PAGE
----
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6 Ways Better Nutrition Can Help with Wound Healing

By Jordan Chen, registered dietitian, and Becca Haugaard, wound certified RN

Nutrition is just as important as going to your doctor or wound care nurse in order to optimize wound healing. There are 6 primary nutritional needs that can aid in wound healing and fight infection:

Balanced meal
  • Calories

  • Fluid

  • Protein

  • Zinc

  • Vitamin A

  • Vitamin C

If you have diabetes, fluid restrictions or renal disease, talk to your doctor or registered dietitian before making diet changes.


Calorie needs are typically 14-16 calories per pound per day when healing. Your

body needs extra calories (energy from food) while your wound heals.

If your appetite is poor, consuming smaller, more frequent meals that include calorie-dense food items may be beneficial. Get nutrition from a variety of food groups, and

keep healthy snacks on hand.

If you continue to lose weight unintentionally, talk to your dietitian about higher calorie

snacks/meal ideas.


Fluid needs are typically 1 ml per calorie daily. Adequate fluid is important to

keep skin healthy. Some examples of fluid are:

  • Water

  • Milk or fortified soy beverages

  • 100% fruit or vegetable juice

  • Soup or broth

  • Coffee or tea

Water is the best choice for obtaining fluids. Aim for 9-12 cups of fluid per day.

If your appetite is poor, whole milk or smoothies are calorie-dense fluids you can drink. If you have diabetes, avoid sugary beverages in order to control blood sugars.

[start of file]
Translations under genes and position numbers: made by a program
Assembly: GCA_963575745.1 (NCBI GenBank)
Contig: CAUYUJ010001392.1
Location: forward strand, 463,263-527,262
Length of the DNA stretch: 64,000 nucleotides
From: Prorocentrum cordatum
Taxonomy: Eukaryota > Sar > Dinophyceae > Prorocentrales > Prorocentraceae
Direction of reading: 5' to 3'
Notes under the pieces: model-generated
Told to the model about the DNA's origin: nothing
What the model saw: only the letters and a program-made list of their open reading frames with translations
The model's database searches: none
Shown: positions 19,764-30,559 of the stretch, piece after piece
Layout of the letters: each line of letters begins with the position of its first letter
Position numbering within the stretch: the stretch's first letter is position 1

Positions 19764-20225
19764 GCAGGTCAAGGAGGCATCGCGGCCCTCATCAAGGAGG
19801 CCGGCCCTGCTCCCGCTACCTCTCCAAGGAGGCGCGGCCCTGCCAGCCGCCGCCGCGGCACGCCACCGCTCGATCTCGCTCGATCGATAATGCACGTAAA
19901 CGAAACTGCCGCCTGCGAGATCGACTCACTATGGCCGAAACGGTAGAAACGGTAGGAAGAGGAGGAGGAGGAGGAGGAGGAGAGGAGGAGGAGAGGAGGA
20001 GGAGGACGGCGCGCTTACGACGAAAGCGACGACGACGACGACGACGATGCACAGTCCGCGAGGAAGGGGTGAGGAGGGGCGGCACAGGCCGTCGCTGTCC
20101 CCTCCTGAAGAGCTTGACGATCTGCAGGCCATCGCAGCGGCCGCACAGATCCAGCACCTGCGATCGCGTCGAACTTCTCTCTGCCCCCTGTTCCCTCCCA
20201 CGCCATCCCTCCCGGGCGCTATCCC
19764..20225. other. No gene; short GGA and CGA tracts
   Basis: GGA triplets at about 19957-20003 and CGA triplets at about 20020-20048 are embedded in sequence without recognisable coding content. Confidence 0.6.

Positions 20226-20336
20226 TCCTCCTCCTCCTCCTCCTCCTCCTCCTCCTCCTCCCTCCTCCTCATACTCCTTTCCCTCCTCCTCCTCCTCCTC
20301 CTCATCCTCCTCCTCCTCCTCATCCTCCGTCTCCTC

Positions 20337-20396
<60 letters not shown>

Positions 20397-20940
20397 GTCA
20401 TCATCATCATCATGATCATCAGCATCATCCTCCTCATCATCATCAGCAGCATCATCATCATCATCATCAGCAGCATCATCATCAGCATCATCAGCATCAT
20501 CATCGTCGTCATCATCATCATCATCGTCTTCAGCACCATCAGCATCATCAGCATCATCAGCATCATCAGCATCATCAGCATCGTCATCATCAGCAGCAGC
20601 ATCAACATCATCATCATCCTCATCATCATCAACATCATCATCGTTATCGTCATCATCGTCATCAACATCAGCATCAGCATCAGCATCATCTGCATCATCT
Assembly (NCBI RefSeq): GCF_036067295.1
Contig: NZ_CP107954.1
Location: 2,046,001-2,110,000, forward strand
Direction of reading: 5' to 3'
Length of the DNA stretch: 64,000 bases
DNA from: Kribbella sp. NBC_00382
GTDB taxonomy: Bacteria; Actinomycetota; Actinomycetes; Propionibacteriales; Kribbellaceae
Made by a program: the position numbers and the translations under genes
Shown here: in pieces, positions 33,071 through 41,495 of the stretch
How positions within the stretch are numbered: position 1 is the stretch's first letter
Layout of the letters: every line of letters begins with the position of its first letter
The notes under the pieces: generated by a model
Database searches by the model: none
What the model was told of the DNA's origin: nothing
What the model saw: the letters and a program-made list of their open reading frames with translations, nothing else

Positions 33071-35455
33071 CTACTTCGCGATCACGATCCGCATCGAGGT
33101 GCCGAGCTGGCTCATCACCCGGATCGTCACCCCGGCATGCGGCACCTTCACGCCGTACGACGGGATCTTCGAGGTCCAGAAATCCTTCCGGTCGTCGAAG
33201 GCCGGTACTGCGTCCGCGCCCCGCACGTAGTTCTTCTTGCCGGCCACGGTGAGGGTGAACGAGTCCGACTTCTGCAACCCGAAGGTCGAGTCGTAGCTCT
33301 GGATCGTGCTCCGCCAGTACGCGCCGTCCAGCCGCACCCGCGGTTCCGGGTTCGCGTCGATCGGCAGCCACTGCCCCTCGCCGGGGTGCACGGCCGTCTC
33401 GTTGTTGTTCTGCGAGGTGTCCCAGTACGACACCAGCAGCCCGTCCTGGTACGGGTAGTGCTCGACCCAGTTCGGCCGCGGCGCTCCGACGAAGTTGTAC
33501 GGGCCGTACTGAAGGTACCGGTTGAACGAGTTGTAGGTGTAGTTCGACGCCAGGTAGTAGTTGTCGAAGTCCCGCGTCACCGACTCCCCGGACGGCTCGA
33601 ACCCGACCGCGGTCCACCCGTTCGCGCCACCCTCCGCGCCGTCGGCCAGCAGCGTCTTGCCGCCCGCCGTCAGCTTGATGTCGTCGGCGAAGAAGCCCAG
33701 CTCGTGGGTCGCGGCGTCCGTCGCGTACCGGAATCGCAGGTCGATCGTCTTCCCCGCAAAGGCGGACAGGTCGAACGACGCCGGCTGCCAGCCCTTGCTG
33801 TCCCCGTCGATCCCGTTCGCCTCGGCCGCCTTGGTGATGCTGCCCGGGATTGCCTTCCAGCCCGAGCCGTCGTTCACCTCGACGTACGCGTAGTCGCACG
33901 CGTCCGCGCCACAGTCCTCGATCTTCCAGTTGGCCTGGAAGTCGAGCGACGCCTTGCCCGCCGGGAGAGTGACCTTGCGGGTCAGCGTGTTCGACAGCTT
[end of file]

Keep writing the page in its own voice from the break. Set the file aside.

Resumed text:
Protein needs are typically 0.54-0.68 grams per pound in body weight daily. Protein is important because it helps build and maintain muscle, heal tissue and have a healthy immune system. Try to have at least one protein source at each meal and snack such as:

Sunny side up egg on toast
  • Meat, poultry, fish

  • Eggs

  • Cheese

  • Cottage cheese

  • Yogurt (Greek is highest in protein)

  • Tofu

  • Milk or fortified soy beverages


Zinc is a mineral mostly found in animal foods. Examples include:

  • Eggs

  • Fish

  • Legumes (beans, lentils)

  • Liver

  • Meat

  • Milk

  • Nuts and seeds

  • Poultry

  • Seafood (oysters, crab, clams)

  • Whole grain foods (brown rice, cereals, oatmeal, barley)

Vitamin A

Vitamin A is found in animal foods and brightly colored fruits and vegetables. Examples include:

  • Apricot

  • Cantaloupe

  • Carrots

  • Cheese

  • Eggs

  • Leafy greens

  • Liver

  • Mango

  • Milk

  • Papaya

  • Pumpkin

  • Sweet potato

Vitamin C

Many vegetables and fruits are high in vitamin C. Eat more bright red, orange and green vegetables and fruits such as:

Bunch of tomatoes
  • Broccoli

  • Brussels sprouts

  • Cantaloupe

  • Kiwi

  • Papaya

  • Potato with skin

  • Strawberries

  • Sweet bell pepper

  • Tomatoes

  • 100% fruit juice

Diabetes and Wound Healing

Proper blood sugar control is very important for wound healing. Remember to limit sugary foods and to aim for at least half of carbohydrates to be whole grains. Speak

with a dietitian if you need assistance with nutrition for blood sugar control.

Blood sugar guidelines:

  • Before meals: 80-120 mg/dL

  • 1-2 hours after eating: Less than 180 mg/dL

  • A1C: Less than 7.0%

Other Wound Healing Tips

  • It may be beneficial to add protein powder to beverages/meals to get enough protein.

  • Take a multivitamin if your diet seems like it’s lacking in various food groups.

  • Older adults (>70 years old) especially could benefit from protein supplements or

  • multivitamins due to lower calorie needs and decreases in appetite.

  • Remember to ask your doctor or registered dietitian if you have other conditions that have some dietary restrictions (diabetes, renal disease, heart failure, etc.) in order to find the right diet plan for you.


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